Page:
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Making Inferences and Reading

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Summer Learning Links

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Strategies for Summer Reading for Children with Dyslexia

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Dyslexia Parents Resource

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Overcoming Dyslexia

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Insightful article

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Parents reading tips English, Korean, Tagalog and more

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Everyone loves…

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Simple Ways to treat dyslexia

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Educational Games

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Our famous friends…

A couple of good friends of mine sent me their thoughts on growing up with dyslexia, ADHD etc. Orlando Bloom [youtube][/youtube] Richard Branson [youtube][/youtube] OK so unfortunately neither Mr. Bloom or Mr. Branson are friends of mine but I found both of these little clips really inspiring.  Branson in particular seems to have excelled in […]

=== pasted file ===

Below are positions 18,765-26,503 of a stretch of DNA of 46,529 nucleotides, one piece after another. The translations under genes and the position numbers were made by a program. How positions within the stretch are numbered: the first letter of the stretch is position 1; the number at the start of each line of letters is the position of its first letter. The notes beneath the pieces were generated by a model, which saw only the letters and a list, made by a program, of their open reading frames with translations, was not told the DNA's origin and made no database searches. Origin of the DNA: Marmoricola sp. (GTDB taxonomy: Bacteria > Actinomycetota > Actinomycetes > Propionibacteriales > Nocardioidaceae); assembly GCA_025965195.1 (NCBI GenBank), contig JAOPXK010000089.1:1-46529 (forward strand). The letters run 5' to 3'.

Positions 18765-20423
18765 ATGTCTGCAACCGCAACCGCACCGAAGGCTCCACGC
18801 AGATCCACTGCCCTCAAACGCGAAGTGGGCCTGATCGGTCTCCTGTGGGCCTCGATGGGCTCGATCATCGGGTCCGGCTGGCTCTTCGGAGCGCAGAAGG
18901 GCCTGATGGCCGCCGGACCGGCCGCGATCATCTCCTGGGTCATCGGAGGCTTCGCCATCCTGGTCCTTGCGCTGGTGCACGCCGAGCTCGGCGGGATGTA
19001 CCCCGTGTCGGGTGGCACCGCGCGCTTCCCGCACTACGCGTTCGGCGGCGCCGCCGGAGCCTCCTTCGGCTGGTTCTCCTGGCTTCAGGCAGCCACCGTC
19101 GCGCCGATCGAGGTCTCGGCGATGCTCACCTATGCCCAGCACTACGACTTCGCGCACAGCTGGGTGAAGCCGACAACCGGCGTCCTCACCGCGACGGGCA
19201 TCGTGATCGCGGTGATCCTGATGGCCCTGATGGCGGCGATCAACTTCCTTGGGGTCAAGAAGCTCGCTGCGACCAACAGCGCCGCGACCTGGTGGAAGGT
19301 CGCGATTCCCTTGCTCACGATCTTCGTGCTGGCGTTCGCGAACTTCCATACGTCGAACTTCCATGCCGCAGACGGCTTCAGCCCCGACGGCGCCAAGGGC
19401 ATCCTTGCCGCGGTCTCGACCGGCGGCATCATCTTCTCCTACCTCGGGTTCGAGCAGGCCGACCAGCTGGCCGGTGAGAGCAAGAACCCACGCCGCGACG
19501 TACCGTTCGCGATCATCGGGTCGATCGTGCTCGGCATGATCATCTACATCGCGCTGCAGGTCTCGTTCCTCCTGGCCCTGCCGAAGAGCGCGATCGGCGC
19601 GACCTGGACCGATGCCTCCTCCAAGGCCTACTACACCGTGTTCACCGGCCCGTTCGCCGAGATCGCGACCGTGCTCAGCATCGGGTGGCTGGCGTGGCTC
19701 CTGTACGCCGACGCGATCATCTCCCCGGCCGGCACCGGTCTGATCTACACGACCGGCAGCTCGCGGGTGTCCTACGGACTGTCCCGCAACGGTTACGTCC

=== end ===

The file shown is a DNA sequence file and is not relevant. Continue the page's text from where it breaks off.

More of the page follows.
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Links for Reading Practice

Links for reading practice

ISM’s Parent Book Club

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LD OnLine Forums

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Using Multi-Sensory Teaching Methods

Studies from the National Institutes of Child Health and Human Development have shown that for children with difficulties learning to read, a multisensory teaching method is the most effective teaching method. This is especially crucial for a dyslexic child. But what does it mean? Using a multisensory teaching approach means helping a child to learn […]

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Resources for Parents